I know everyone was just DYING to know what I got from these events so, here’s a list of every book I picked up:
- The Invasion of Heaven by Michael B. Koep
- Leaves of Fire by Michael B. Koep
- The Bone of the Earth by Rachael Dunne
- The Curse of the Werck Family: The Battle Between Love and Hate by Valéria Lopes
- If the Creek Don’t Rise by Leah Weiss
- Wicked Bugs: The Meanest, Deadliest, Grossest Bugs on Earth by Amy Stewart and Briony Morrow-Cribbs
- Why the Rich are Getting Richer by Robert T. Kiyosaki
- L. Ron Hubbard Presents Writers of the Future Volume 33 by Robert J. Sawyer and Anne McCaffrey
- Battlefield Earth 21st Century Edition by L. Ron Hubbard
- Summer on Sunset Ridge by Sharlene MacLaren
- Sleep like a Baby by Charlaine Harris
- The Heavens May Fall by Allen Eskens
- Zero Repeat Forever (The Nahx Invasions Book 1) by G. S. Prendergast
- Miles Morales: Spider-Man by Jason Reynolds
- Surpassing Uncertainty: What My Twenties Taught Me by Janet Mock
- A Choice to Yield by Laurence Cook
- Paper Butterflies by Lisa Heathfield
- A Cyber Affair: The Online Search for Mr. Right by Lonz Cook
- The Eternity Elixir (Potion Masters) by Frank L. Cole
- The Notations of Cooper Cameron by Jane O’Reilly
- The Town of Jasper by James Gianetti
- Timeless: Diego and the Rangers of the Vastlantic by Armand Baltazar
- Under a Pole Star by Stef Penney
- The Language of Thorns: Midnight Tales and Dangerous Magic by Leigh Bardugo and Sara Kipin
- The Deep Dark Descending by Allen Eskens
- The Extra Woman: How Marjorie Hillis Led a Generation of Women to Live Alone and Like It by Joanna Scutts
- Saturdays with Hitchcock by Ellen Wittlinger
- Idyll Threats by Stephanie Gayle
- Falcon Wild by Terry Lynn Johnson
- The Golden Compass: His Dark Materials by Philip Pullman
- Three Daughters of Eve by Elif Shafak
- Writer, The Shaping of Popular Fiction: L. Ron Hubbard Series, Writer (The L. Ron Hubbard Series, The Complete Biographical Encyclopedia) by Based on the Works of L. Ron Hubbard
- M.F.K Book One by Nilah Magruder
Why are none of these linked? Because not all of them have something to link to so, fuck it. It’s just a big ass list.
I have mysteries, historical romance, contemporary romance, non-fiction, YA, science fiction; you name it. I basically took every free book they waved in front of my face and worried about what kind of book it was later. I’m not sure I’ll review ALL of them but I sure will review most of them.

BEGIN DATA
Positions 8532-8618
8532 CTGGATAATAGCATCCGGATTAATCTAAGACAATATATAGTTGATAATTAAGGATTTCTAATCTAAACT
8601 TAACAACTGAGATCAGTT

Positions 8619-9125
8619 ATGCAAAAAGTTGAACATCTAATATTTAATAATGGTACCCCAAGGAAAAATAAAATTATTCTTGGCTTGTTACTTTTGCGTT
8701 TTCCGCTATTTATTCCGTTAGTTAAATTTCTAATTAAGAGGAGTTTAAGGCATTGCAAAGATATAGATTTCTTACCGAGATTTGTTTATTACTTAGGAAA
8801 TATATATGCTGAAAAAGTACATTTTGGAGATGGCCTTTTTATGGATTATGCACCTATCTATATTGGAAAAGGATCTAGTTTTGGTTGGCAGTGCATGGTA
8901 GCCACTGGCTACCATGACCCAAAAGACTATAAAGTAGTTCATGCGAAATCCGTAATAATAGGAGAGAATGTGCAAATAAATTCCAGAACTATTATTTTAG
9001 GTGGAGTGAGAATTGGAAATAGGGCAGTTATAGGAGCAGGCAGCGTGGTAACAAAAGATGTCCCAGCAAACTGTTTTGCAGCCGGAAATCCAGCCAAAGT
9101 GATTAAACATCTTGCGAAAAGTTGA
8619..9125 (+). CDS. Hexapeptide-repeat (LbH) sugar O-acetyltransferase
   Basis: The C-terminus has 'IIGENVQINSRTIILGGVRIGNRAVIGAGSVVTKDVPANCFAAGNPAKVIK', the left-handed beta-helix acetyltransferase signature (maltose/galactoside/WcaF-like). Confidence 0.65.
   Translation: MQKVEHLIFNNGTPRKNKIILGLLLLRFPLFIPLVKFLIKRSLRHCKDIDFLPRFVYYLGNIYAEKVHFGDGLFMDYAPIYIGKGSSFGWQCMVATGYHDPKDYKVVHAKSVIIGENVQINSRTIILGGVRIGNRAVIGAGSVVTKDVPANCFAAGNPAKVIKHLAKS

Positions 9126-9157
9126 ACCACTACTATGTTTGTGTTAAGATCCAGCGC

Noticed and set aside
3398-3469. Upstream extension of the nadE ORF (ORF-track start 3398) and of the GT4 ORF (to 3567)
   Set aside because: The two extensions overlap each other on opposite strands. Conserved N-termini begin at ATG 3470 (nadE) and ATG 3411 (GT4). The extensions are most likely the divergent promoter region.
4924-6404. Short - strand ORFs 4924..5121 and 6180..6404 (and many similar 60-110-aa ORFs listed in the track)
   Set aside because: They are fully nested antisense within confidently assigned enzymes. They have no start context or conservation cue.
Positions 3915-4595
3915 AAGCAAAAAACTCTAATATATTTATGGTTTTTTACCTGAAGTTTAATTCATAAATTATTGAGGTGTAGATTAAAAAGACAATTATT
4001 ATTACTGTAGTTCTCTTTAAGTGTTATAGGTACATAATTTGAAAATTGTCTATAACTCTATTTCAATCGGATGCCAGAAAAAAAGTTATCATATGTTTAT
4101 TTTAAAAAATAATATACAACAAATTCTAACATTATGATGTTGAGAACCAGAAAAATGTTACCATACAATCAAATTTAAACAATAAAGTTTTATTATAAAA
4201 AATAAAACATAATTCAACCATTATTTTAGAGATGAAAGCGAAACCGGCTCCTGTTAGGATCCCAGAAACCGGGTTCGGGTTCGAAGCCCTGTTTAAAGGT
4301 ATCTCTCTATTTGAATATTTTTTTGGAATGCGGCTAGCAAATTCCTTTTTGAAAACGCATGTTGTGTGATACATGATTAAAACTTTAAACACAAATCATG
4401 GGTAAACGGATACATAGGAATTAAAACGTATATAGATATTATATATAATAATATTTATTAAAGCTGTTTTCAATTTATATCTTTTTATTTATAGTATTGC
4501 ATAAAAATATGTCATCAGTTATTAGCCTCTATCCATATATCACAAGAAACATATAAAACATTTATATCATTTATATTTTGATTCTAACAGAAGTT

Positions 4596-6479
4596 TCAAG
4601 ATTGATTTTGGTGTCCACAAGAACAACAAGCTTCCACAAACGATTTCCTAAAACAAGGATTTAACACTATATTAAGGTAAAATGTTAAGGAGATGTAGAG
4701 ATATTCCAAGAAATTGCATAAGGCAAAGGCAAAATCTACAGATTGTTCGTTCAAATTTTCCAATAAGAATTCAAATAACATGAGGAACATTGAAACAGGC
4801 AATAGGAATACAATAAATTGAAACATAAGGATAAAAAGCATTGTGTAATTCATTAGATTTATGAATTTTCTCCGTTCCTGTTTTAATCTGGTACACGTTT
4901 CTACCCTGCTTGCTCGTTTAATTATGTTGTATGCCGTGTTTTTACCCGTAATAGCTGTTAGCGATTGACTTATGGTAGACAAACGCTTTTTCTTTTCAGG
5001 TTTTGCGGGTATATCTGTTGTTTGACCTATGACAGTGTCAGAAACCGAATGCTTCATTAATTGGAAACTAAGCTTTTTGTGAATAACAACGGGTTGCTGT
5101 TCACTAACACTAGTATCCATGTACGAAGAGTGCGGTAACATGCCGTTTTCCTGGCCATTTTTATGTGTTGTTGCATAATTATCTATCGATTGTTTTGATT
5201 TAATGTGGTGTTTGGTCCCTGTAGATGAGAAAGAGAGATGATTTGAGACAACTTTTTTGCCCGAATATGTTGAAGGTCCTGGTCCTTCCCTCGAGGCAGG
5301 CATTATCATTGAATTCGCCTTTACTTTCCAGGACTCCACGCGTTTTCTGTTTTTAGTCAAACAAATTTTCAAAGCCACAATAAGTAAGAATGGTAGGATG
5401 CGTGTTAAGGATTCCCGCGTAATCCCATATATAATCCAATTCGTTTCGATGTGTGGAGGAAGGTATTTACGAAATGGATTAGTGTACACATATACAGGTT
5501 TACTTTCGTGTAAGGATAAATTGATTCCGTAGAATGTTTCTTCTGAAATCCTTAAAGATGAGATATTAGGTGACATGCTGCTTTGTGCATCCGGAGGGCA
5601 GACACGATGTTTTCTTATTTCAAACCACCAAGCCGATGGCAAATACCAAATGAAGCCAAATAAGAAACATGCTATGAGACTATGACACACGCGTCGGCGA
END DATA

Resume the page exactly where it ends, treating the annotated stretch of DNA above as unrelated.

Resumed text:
But you can see why my shoulders were KILLING me by the fourth day of gathering these.
*This book was given to me in exchange for an honest review.
*This review is cross-posted to Otakus and Geeks.
Da-Ren appears on the doorstep of Castel Monastery demanding the monks redeem the lives of his wife and daughter. Despite being a barbarian, a pagan, and infidel in their eyes, the monks let him on the island where they are tasked with transcribing the warrior’s story.
This book is the story of Da-Ren’s first trials of training in a gauntlet his tribe calls The Sieve; a series of grueling life or death tests that had me legit wondering if this tribe just runs out of kids at some point. But my stupid jokes aside, this is the type of dark fantasy that’s depressing but written in such a visceral and lyrical manner that it’s almost hypnotic. It’s written in the style of most sweeping epics, so it’s not dumbed down or flinch from the gore. You can’t help but get invested in Da-Ren and his world and though the book only covers the first part of his training and you know more is to home, the cliffhanger doesn’t feel jarring enough to not seek out the next installment; which I will definitely be doing. If you like dark fantasy, this is a fantastic installment.A welcome 4.7 out of 5.
*This book was given to me in exchange for an honest review and is rated 18+
Thaddeus – a vampire – and his assistant/boyfriend, Sarasija live together in the bayou. While Thaddeus begrudgingly indulges Sarasija’s enthusiasm for Chirstmas decorations, strange lights are seen in the darkness which lure people away. To avoid being scapegoated as the cause Thaddeus goes to investigate while trying to keep Sarasija safe.
I found it very difficult to get into this and the blame can be squarely put on the fact I haven’t read any other books in this series. Bonfire is one of those in-between books that’s more of a side story for fans. You get the most from it if you are already familiar with the characters and the world they live in. As a result, how Thaddeus and Sarasija spend their holidays means nothing to me.
That being said, the mystery of the swamp lights did keep me reading to the end. The POV shifts from time to time, Thaddeus can be overly guilt-ridden to the point of being tiresome, and without the books I had trouble feeling the connection to the couple of the towns people around them. Still an interesting enough diversion. 3 out of 5.
With the help of detective Oishi Kurado, Keiichi continues to delve into the creepy happenings in Hinamizawa. Knowing he can trust no one, Keiichi now fears the Oyashiro-sama’s curse will lead to his friends killing him and is determined to avoid that fate.
I gotta give it to Keiichi for doing the sensible thing; arming himself and telling the demon girls to stay the hell away from him. It doesn’t work, of course, and we’re left wondering if the town is crazy or just Keiichi is crazy. I’m leaning towards the town but there’s definitely something bigger than just a couple of crazy girls with sharp objects. The only way to find out is to keep going. 3.7 out of 5.
*I received this book in exchange for an honest review.
*This review is cross-posted at Otakus and Geeks.